Thu, Jun 14, 2007 - Page 4 News List

Taiwan Quick Take



Rules tightened for Chinese

Beginning next month, Chinese immigrants must provide proof that they earn at least NT$17,280 a month and have savings of at least NT$414,720 to be considered eligible for permanent residency, the Ministry of the Interior said in press release. The previous savings requirement -- still in effect until the end of this month -- was NT$380,160, the ministry said. The changes are necessary to ensure that Chinese immigrants, the largest immigrant group in the country, won't pose an undue strain on social services, the ministry said.


Yuchang road to open

The Directorate General of Highways said yesterday that the Yuchang Highway, a 36.3km road that crosses the coastal mountain range on the east coast, will open to traffic on Saturday. Director-General James Chen (陳晉源) said the highway would open to the public at 2pm after an opening ceremony is held at 10am. Taiwan Mobile Corp will install a wireless base station near the Yuchang Tunnel today. FarEasTone and Chunghwa Telecom have already installed facilities, Chen said.


Arson case `solved': police

The Kaohsiung City Police Bureau announced yesterday that its officers had solved an arson case that left four members of a family dead and two others injured in a laundry on June 5. Bureau Director-General Tsai Yi-jen (蔡以仁) told a press conference that a suspect was detained on Tuesday night. Although the suspect, a Cheng Shiu University lecturer surnamed Chen, had remained silent during questioning, evidence collected from his house, witness statements and Chen's mental health record had convinced prosecutors that he was the culprit. Surveillance footage from nearby convenience stores taken on the night of the fire showed a man running out of the alley where the shop was located seconds before the fire broke out, Tsai said. Police claimed that Chen's medical records showed that he suffers from delusions and was inclined to commit arson or murder.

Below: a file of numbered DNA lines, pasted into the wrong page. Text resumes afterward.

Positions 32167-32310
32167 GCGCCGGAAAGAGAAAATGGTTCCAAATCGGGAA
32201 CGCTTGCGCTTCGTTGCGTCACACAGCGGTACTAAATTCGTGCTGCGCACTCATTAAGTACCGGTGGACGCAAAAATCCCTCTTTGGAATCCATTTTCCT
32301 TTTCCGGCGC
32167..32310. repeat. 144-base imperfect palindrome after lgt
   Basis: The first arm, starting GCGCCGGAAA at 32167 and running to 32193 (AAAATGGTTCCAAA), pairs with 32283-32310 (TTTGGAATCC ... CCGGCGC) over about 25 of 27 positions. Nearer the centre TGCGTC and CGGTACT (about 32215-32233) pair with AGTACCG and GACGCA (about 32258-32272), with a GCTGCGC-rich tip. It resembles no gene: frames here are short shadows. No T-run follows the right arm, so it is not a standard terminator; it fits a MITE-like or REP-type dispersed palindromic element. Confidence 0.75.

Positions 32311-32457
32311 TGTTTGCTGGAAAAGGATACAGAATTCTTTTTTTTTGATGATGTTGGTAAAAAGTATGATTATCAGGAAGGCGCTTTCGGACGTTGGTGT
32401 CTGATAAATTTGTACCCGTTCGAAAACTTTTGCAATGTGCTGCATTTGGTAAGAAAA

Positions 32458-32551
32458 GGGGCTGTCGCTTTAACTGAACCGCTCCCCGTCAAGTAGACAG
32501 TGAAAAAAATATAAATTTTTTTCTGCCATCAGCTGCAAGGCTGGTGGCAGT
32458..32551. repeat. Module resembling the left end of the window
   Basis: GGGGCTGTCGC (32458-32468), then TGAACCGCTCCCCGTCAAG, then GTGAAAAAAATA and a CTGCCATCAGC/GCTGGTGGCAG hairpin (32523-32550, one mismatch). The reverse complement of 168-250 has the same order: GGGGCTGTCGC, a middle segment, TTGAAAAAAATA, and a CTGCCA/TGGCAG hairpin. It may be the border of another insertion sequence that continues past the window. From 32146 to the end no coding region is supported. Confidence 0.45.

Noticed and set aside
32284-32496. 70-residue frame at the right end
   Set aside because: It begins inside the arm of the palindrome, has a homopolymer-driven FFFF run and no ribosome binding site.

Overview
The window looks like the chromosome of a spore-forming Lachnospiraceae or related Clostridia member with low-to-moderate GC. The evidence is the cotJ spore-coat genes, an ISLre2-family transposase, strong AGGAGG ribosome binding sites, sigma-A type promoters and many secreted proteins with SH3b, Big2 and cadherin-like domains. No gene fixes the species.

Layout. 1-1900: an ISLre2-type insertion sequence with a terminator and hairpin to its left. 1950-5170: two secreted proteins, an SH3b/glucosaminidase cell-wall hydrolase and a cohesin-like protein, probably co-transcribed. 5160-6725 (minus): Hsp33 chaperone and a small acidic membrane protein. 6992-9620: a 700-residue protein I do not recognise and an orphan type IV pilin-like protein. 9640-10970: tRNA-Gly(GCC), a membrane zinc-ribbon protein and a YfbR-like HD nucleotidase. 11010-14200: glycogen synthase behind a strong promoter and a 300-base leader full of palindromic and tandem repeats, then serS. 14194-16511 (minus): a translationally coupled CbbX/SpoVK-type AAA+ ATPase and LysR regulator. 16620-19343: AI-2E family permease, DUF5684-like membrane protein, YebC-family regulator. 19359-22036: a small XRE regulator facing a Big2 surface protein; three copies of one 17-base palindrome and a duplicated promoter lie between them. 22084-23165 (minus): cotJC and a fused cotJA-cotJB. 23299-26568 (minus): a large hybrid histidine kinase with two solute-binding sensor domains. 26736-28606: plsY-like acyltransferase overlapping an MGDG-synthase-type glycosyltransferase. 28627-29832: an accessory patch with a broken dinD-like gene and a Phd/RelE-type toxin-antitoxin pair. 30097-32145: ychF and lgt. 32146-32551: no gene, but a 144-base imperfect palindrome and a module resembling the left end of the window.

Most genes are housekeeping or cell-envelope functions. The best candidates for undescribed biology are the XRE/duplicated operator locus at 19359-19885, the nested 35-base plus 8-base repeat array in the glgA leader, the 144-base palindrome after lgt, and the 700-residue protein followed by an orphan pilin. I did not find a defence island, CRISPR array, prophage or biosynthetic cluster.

Beauty pageant targets UN

The Taiwan United Nations Alliance is planning to hold the first "Mr and Miss UN" beauty pageant in September to help boost the nation's bid to join the UN using the name "Taiwan." Candidates must be aged between 18 and 30. The two winners will travel to the US and join the country's UN bid when the annual UN General Assembly meeting is held in September. The Democratic Progressive Party has collected enough signatures on the initial petition for a proposed referendum on using the name "Taiwan" to join the UN. The Referendum Review Committee will hold a public hearing on June 22 to determine the legality of the proposed initiative. The DPP is required to collect more than 820,000 signatures on a second petition to make the proposal valid.


`Zongzi' warning issued

A Tzu-Chi Buddhist General Hospital dietician urged people to refrain from eating more than three zongzi (粽子) a day. The Dragon Boat Festival, which falls on June 19 this year, is the traditional time to eat the pyramid-shaped dumplings made of glutinous rice stuffed with meat, peanuts, egg yolk or other fillings and wrapped in bamboo leaves. Lai Chu-ching (賴淑菁), who works at the hospital's Taichung County branch, said each zongzi contains between 400 and 600 calories.


Fraud busters to visit Seoul

The National Police Agency (NPA) plans to send a delegation of experienced fraud busters to Seoul tomorrow to attend a seminar on strategies to fight various forms of fraud. The delegation, to be headed by police official Liu Kuo (劉闊), will share their experience with South Korean police, who are having trouble fighting fraud committed by cross-border syndicates, particularly those based in China, an NPA official said. Several senior South Korean criminal investigators recently visited the NPA to study Taiwan's approach to fighting crimes committed by fraudsters in China after cross-strait fraud rings began expanding their operations from Taiwan to South Korea, the official said. "Cross-strait fraud rings have been committing fraudulent crimes by phone or using Internet `Trojan horse' programs to steal personal information," he said.

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